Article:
Note: The anamorph of this genus is unknown and no molecular data are available. The asci do not match any known xylariaceous taxon. They are claviform, short-pedicellate, evanescent and lack an apical apparatus. It is quite common to find only free ascospores as usually no intact asci can be observed (Trierveiler-Pereira et al. 2012). These authors already discussed that Carlos Spegazzini originally had placed it in Ceratostoma Fr., a genus generally possessing asci with an evanescent wall. Taylor & Hyde (1999) compared features of the Coniochaetaceae and Xylariaceae to place Cannonia in the latter family, but molecular phylogenetic data are definitely needed to clarify the phylogenetic affinities of this genus.

Cerillum Clem., in Clements & Shear, Gen. fung., Edn 2 (Minneapolis): 280 (1931).

Type species: Cerillum paradoxa (Har. & Pat.) Clem. 1931.

Note: The anamorph of this genus is unknown and no molecular data are available. It is regarded tentatively as a synonym of Engleromyces, whose affinities are likewise unknown (cf. Stadler et al. 2013).

Chaenocarpus Rebent., Prodr. fl. neomarch. (Berolini): 350 (1804).

= Cryptothamnium Wallr., Beitr. Bot.: 76 (1842).

Type species: Chaenocarpus setosus (Roth) Rebent. 1804.

Note: The anamorph of this genus is unknown and no molecular data are available.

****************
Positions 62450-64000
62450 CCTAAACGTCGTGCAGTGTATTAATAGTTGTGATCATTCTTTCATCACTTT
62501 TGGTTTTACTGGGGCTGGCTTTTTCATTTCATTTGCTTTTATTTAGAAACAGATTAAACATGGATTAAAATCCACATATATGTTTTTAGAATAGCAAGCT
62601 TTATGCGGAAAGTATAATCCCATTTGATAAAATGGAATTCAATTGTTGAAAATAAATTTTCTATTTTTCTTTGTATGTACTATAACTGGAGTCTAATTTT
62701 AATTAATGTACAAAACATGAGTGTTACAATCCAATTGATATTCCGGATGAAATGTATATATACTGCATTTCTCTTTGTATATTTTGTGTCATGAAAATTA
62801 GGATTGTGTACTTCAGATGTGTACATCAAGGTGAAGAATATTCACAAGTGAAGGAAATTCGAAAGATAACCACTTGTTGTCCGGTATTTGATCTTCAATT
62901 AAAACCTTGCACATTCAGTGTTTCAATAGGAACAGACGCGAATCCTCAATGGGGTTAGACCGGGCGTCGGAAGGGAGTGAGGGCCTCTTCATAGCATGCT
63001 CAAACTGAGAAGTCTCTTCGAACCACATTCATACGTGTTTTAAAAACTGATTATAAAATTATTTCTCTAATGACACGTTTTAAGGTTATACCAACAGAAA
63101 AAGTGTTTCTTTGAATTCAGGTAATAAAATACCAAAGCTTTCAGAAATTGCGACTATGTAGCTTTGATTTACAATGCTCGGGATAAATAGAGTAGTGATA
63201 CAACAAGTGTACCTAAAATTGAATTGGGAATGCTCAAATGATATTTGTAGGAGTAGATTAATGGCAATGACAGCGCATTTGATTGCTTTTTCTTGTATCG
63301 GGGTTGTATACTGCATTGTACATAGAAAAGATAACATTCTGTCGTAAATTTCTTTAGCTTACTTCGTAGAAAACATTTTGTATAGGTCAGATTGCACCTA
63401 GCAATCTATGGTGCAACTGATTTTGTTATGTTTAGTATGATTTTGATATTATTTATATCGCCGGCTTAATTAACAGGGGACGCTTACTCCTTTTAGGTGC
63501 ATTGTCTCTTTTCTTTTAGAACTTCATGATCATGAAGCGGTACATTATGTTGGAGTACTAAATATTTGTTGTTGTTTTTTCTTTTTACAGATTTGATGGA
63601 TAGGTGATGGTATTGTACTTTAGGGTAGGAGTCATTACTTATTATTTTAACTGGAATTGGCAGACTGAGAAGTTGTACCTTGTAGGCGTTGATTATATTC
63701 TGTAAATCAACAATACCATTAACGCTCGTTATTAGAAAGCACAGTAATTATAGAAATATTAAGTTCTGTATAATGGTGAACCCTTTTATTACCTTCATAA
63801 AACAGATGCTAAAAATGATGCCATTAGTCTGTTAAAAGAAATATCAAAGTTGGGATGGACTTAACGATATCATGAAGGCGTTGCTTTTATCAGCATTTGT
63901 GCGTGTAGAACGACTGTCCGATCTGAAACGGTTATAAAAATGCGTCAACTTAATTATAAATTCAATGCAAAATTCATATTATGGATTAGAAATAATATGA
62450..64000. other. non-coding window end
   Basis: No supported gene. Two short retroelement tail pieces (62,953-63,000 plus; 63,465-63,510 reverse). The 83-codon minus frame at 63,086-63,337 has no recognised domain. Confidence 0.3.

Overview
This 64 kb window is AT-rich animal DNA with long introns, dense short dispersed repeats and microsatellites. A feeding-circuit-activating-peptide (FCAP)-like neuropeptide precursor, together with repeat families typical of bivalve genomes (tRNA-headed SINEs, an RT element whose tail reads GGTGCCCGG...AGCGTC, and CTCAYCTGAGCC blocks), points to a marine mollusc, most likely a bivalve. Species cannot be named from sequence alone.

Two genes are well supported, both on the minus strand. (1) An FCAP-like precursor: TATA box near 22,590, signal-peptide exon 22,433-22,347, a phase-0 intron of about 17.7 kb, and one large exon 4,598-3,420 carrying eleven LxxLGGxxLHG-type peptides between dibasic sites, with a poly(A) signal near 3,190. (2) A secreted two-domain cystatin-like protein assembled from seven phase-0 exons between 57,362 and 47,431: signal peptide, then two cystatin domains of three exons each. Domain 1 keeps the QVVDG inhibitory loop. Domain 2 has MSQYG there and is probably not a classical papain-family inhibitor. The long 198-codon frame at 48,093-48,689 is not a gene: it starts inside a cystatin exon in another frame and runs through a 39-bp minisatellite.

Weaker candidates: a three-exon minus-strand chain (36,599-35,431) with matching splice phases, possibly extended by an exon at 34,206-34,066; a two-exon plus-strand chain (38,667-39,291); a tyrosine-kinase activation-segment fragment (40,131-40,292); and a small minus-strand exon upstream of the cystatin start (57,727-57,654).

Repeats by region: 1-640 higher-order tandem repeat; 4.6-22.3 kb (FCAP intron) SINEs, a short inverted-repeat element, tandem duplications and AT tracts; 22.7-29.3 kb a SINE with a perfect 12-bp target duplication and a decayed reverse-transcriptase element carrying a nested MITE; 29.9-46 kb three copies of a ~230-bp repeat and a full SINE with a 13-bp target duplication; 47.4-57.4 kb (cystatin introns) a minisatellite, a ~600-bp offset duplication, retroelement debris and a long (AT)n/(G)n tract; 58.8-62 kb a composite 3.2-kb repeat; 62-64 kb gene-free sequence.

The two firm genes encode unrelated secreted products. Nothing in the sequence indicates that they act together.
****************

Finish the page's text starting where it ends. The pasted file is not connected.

Cyanopulvis J. Fröhl. & K.D. Hyde, Fungal Diversity Res. Ser. 3: 308 (2000).

Type species: Cyanopulvis australiensis J. Fröhl. & K.D. Hyde 2000.

Note: The anamorph of this genus is unknown and no molecular data are available.

Calceomyces Udagawa & S. Ueda, Mycotaxon 32: 448 (1988).

Type species: Calceomyces lacunosus Udagawa & S. Ueda 1988.

Note: The current study, in which the ex-type strain of this monotypic genus is included, revealed a phylogenetic placement outside the major clades, close to Creosphaeria (Lopadostomataceae). A subsequent study including more representatives of the latter family and non-stromatic Xylariales should be carried out for comparison to shed more light on its affinities.

Diamantinia A.N. Mill., Læssøe & Huhndorf, Sydowia 55(1): 94 (2003).

Type species: Diamantinia citrina A.N. Mill., Læssøe & Huhndorf 2003.

Note: The anamorph of this genus (which has been referred to as a member of the Xylariaceae and was in fact, until recently, listed under this family in public databases) is unknown and no molecular data are available, except for a LSU sequence (GenBank Acc. No. AY346278) that proved to be only of little use for our current phylogenetic study. The authors have clearly stated that they prefer to place it in Xylariales incertae sedis and we agree.

Durotheca Læssøe, Srikitik., Luangsa-ard & M. Stadler, IMA Fungus 4(1): 62 (2013).